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DirecTV Wants Out of Government’s Fight With AT&T, Time Warner


DirecTV Wants Out of Government's Fight With AT&T, Time Warner

"The government offered no testimony or other evidence even hinting, much less demonstrating, that as a result of the merger DIRECTV’s incentives or behavior will change for the worse, or that it will be capable of harming competition."

The biggest antitrust trial in decades began nearly a month ago and, in that time, DirecTV says the Department of Justice has failed to show it belongs in the fight over AT&T's proposed $85 billion acquisition of Time Warner.

DirecTV, which was acquired by AT&T for $49 billion in 2015, on Tuesday filed a motion asking U.S. District Judge Richard Leon to either dismiss it from the matter or enter a judgment in its favor.

"The government has failed to state a claim for relief against DIRECTV, which is not a party to the challenged merger, much less an acquirer of any stock or assets (as the Clayton Act requires)," writes attorney Daniel Petrocelli. "Nor has the government introduced any evidence that could justify finding that DIRECTV bears any liability in this case or that its presence is necessary for full and effective relief."

Petrocelli argues that even if the government follows through on a newly mentioned plan to seek divestiture of DirecTV, the satellite company still wouldn't need to be involved in the matter because the court could directly order AT&T to divest DirecTV.

"The government has rested and its evidence provides no basis for ordering any relief against DIRECTV," writes Petrocelli. "The government offered no testimony or other evidence even hinting, much less demonstrating, that as a result of the merger DIRECTV’s incentives or behavior will change for the worse, or that it will be capable of harming competition. Indeed, the government’s chief economic expert has predicted that DIRECTV will charge its subscribers less as a result of the merger."

The only reason the government named DirecTV as a defendant, Petrocelli argues, is so it could seek admission of hearsay statements made by the company prior to its 2015 acquisition by AT&T.

Read the full filing below.

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‘Simpsons’ Criticized for Response to Apu Controversy


'Simpsons' Criticized for Response to Apu Controversy

Apu Nahasapeemapetilon

Representatives for Fox and 20th Century Fox Television said that producers prefer to let the episode "speak for itself."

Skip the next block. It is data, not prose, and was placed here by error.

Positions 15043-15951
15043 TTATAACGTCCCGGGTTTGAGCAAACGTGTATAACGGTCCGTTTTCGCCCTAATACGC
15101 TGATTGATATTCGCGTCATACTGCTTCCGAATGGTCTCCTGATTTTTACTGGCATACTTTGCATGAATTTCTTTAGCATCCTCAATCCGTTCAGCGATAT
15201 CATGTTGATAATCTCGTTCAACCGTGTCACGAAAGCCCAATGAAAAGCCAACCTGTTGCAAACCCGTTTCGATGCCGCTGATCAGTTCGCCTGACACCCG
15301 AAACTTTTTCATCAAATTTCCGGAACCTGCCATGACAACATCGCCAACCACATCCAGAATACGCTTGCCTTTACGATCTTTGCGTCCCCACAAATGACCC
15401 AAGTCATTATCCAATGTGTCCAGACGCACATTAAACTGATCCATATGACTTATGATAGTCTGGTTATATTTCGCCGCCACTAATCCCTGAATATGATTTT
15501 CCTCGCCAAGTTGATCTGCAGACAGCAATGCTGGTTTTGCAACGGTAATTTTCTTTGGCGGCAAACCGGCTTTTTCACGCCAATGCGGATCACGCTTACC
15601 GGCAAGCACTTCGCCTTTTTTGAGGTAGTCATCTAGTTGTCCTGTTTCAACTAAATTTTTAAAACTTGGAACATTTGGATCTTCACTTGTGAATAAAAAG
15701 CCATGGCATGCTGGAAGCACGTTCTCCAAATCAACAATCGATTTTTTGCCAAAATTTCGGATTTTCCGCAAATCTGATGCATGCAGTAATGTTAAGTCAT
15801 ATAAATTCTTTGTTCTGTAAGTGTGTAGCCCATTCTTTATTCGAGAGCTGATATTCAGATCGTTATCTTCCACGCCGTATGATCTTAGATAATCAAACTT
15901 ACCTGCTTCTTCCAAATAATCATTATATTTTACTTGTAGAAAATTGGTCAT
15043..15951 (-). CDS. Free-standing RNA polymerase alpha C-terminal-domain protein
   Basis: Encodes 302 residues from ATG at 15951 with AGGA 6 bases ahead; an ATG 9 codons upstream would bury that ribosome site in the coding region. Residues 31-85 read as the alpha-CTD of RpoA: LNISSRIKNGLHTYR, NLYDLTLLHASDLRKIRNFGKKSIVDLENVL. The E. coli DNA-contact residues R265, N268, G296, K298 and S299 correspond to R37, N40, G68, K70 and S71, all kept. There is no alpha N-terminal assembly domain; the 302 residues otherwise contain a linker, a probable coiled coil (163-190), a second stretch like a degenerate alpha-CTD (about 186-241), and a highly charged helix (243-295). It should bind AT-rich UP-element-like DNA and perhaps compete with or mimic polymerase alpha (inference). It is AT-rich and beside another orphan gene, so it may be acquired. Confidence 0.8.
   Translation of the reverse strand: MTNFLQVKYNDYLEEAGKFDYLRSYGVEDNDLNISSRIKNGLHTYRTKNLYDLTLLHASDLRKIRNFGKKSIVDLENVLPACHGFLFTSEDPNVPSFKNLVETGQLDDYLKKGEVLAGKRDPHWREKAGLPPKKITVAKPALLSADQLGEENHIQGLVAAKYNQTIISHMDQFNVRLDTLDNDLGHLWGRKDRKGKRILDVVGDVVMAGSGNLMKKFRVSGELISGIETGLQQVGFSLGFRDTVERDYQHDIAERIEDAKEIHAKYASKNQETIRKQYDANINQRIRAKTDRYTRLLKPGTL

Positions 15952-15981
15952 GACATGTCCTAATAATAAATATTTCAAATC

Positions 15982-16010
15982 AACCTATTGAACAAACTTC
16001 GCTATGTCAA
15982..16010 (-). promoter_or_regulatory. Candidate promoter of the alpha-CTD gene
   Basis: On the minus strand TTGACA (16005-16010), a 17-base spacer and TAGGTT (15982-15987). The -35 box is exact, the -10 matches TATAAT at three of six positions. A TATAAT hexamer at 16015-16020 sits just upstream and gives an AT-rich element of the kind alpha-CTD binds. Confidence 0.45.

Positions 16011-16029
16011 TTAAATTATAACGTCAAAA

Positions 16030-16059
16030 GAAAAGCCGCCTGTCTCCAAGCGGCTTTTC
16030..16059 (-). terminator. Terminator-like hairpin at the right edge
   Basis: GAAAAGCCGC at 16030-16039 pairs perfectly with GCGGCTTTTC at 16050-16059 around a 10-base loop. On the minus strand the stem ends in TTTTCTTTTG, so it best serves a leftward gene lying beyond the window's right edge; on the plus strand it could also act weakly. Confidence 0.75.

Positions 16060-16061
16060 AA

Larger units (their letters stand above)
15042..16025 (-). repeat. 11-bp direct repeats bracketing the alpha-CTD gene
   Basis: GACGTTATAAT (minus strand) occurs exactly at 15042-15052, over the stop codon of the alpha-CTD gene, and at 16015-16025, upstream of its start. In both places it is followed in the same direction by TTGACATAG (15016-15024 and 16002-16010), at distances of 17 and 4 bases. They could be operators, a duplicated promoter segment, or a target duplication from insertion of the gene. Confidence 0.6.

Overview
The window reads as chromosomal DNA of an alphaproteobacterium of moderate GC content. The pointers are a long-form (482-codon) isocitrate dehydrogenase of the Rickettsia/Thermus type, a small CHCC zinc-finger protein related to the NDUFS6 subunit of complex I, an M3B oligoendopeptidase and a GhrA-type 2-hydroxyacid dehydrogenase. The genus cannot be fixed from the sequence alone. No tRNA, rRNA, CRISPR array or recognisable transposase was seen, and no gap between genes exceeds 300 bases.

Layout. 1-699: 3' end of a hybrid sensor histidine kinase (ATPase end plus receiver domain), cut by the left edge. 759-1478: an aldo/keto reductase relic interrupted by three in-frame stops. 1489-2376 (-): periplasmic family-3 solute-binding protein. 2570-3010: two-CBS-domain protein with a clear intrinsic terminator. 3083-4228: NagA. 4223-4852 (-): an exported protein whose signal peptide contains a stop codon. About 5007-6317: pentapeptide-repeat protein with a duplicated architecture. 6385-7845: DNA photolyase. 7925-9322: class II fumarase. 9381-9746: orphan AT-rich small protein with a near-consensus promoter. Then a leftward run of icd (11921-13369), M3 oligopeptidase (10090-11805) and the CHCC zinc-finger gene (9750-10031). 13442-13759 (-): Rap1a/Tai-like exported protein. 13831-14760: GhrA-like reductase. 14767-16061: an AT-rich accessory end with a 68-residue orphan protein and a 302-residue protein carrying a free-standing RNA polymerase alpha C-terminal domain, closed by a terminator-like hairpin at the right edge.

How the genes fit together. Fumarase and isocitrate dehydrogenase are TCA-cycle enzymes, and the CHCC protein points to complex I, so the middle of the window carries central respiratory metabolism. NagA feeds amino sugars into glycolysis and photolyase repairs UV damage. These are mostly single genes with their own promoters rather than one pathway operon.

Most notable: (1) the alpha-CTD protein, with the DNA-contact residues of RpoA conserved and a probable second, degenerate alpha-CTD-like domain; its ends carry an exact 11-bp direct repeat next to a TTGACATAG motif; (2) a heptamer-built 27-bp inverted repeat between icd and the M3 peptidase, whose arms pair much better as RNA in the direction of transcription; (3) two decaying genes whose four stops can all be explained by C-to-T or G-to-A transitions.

The Simpsons is under fire for the way in which the show responded to controversy around one of its most recognizable and oldest characters, Apu Nahasapeemapetilon.

The outcry over the stereotypical portrayal of Springfield’s Kwik-E-Mart owner, voice by Hank Azaria, was addressed Sunday night in the episode “No Good Read Goes Unpunished" when Marge reads a book to Lisa that has been changed from its original version to something not so controversial.

Lisa says, “Something that started decades ago and was applauded and inoffensive is now politically incorrect. What can you do?” The show then panned to a picture of Apu.

While some viewers were fine with the response (showrunner Al Jean re-tweeted numerous positive takes afterward and before the show aired tweeted, "New Simpsons in five minutes. Twitter explosion in act three") there were those who felt like the moment was a slap in the face.

Comedian Hari Kondabolu, who last year released the documentary The Problem with Apu, was among those displeased.

"Wow. 'Politically Incorrect?' That’s the takeaway from my movie & the discussion it sparked? Man, I really loved this show. This is sad," Kondabolu tweeted. "In 'The Problem with Apu,' I used Apu & The Simpsons as an entry point into a larger conversation about the representation of marginalized groups & why this is important. The Simpsons response tonight is not a jab at me, but at what many of us consider progress."

Comedian and TV personality W. Kamau Bell also blasted the Fox cartoon.

“I think the fact that they put this ‘argument’ in the mouth of Lisa’s character, the character who usually champions the underdogs and is supposed to be the most thoughtful and liberal, is what makes this the most ridiculous (as in worthy of ridicule) and toothless response," he wrote among numerous tweets on the issue. "The 'argument' the episode makes is basically things used to better before political correctness when nobody cared about all these groups. It ignores the facts that ALL THESE GROUPS ALWAYS CARED ABOUT ALL THESE GROUPS. But these groups' complaints weren't respected/supported."

Al Arabiya English journalist William Mullally wrote, "The Simpsons response to The Problem with Apu: a callous and resentful shrug."